WASHINGTON (AP) - A U.N. panel on Monday proposed long-sought greenhouse gas emissions standards for airliners and cargo planes beginning in 2020 for new aircraft designs and three years later for designs already in production.
WASHINGTON (AP) — A U.N. panel on Monday proposed long-sought greenhouse gas emissions standards for airliners and cargo planes beginning in 2020 for new aircraft designs and three years later for designs already in production.
The International Civil Aviation Organization said the agreement reached by 170 international experts sets a cutoff date of 2028 for the manufacture of planes that don't comply with the standards. The standard must still be adopted by the agency's 36-nation governing council.
Environmental groups quickly condemned the new standards, which they said were not stringent enough to meaningfully reduce pollution or slow climate change.
"These dangerously weak recommendations put the Obama administration under enormous pressure to take U.S. action against airplane pollution," said Vera Pardee, a Center for Biological Diversity attorney who has sued the U.S. government over aviation emissions.
Last June, the Obama administration proposed regulating aircraft emissions, saying they are a threat to human health because they contain pollutants that help cause global warming. But a final U.S. decision on adoption of international standards is likely to be left to the next presidential administration. EPA officials said at the time that the earliest the agency is likely to propose adoption of ICAO standards would be in 2017.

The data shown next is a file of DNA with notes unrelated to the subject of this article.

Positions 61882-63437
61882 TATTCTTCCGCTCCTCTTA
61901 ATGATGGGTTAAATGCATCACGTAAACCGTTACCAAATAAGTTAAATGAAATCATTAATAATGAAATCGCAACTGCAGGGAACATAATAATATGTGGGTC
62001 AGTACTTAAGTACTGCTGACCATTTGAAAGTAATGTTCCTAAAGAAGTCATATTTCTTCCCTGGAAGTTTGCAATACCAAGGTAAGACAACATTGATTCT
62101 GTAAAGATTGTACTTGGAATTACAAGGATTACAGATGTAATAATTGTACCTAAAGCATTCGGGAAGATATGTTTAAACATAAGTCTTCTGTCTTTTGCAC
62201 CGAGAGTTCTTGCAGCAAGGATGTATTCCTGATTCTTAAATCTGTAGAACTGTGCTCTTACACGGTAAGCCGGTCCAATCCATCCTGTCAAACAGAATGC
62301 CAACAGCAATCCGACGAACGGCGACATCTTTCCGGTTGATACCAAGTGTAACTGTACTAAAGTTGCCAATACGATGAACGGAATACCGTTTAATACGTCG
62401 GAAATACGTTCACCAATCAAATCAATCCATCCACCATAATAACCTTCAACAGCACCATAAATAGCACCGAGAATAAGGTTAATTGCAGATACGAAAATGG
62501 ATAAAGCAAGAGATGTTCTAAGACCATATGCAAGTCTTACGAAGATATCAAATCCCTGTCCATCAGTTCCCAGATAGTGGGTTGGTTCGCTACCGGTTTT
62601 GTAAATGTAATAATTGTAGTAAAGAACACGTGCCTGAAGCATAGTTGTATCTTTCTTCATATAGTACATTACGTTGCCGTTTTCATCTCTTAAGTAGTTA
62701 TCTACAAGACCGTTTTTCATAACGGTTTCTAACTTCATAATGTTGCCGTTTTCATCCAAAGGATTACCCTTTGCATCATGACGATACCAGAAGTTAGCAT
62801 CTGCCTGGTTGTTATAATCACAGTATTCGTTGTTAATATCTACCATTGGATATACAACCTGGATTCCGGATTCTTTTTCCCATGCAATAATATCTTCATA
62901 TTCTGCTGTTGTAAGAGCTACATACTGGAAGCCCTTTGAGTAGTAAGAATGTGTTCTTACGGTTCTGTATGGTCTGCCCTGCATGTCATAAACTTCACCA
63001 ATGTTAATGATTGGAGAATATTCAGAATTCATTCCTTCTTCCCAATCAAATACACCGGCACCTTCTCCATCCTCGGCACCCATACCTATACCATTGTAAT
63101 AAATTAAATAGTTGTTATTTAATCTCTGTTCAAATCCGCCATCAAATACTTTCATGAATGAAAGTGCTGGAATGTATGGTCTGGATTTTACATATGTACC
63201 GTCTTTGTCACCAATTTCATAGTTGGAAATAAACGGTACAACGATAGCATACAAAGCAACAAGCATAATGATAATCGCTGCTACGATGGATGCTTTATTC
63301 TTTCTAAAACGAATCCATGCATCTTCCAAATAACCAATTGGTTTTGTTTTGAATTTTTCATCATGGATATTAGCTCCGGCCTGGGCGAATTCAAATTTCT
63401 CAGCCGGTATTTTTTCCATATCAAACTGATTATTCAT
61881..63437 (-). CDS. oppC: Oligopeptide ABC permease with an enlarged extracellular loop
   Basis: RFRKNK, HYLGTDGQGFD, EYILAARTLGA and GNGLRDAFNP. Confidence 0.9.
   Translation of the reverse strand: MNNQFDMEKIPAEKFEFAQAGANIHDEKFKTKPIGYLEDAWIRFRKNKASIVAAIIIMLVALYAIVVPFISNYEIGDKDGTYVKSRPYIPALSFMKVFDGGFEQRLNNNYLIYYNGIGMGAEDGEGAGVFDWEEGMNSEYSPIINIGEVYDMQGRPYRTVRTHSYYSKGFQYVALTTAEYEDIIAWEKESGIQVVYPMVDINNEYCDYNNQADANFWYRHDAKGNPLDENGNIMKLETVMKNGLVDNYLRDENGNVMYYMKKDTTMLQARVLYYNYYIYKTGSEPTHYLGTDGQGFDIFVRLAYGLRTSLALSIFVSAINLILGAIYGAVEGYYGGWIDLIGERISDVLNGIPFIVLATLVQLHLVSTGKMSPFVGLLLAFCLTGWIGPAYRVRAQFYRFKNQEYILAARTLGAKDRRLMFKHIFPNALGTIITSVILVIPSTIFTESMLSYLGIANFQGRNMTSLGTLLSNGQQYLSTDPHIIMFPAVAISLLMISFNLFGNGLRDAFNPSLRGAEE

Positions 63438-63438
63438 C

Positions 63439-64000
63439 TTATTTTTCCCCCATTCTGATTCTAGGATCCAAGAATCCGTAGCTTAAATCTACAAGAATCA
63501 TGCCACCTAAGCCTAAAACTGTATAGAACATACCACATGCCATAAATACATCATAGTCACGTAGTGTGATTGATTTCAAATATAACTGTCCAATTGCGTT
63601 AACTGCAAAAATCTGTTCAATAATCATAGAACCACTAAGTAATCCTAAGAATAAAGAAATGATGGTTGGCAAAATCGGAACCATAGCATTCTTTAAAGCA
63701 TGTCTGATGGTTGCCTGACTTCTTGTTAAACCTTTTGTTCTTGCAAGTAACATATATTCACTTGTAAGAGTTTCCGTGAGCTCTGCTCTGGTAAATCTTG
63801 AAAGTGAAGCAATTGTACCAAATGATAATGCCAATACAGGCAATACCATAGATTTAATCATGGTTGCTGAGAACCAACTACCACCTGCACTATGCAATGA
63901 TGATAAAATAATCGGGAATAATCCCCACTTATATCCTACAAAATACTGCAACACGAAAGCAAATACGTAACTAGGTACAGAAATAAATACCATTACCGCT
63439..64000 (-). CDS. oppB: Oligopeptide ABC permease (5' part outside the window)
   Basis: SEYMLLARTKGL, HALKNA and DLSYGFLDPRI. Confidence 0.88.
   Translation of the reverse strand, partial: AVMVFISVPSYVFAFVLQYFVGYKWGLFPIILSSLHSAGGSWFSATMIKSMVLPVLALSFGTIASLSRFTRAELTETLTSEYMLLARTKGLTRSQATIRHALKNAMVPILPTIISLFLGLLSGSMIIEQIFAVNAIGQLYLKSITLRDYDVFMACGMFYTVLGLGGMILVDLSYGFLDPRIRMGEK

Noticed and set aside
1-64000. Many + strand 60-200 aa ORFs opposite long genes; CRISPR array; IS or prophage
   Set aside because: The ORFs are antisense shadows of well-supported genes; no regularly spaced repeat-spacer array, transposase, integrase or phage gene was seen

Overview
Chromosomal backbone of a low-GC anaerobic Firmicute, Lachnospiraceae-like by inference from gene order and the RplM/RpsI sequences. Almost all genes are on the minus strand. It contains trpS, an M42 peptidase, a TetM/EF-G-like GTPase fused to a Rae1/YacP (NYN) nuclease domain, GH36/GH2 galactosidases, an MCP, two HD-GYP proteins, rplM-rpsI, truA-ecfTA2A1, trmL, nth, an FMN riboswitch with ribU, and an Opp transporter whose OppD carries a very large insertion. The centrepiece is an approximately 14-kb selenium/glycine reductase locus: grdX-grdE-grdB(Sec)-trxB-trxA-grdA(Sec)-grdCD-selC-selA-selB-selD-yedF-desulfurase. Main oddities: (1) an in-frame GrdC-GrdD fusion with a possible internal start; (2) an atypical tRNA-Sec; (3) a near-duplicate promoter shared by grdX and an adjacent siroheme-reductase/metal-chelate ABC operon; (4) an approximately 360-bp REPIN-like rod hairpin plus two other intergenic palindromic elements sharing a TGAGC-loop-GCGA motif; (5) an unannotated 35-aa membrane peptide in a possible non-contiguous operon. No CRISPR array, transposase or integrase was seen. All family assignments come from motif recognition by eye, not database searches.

Aviation accounts for about 5 percent of global greenhouse emissions, according to environmentalists. ICAO says it's actually less than 2 percent.
But that share is expected to grow as aviation grows. "We also recognize that the projected doubling of global passengers and flights by 2030 must be managed responsibly and sustainably," said Olumuyiwa Benard Aliu, president of the ICAO council.
The action comes two months after U.N. climate negotiators in Paris left the aviation industry out of their landmark global agreement to combat global warming.
The proposed standard covers the full range of sizes and types of aircraft used in international aviation today, but reserves the strictest standards for planes weighing over 60 tons, ICAO said. The larger planes are responsible for about 90 percent of international aviation emissions.
"The goal of this process is ultimately to ensure that when the next generation of aircraft types enter service, there will be guaranteed reductions in international CO2 emissions," Aliu said.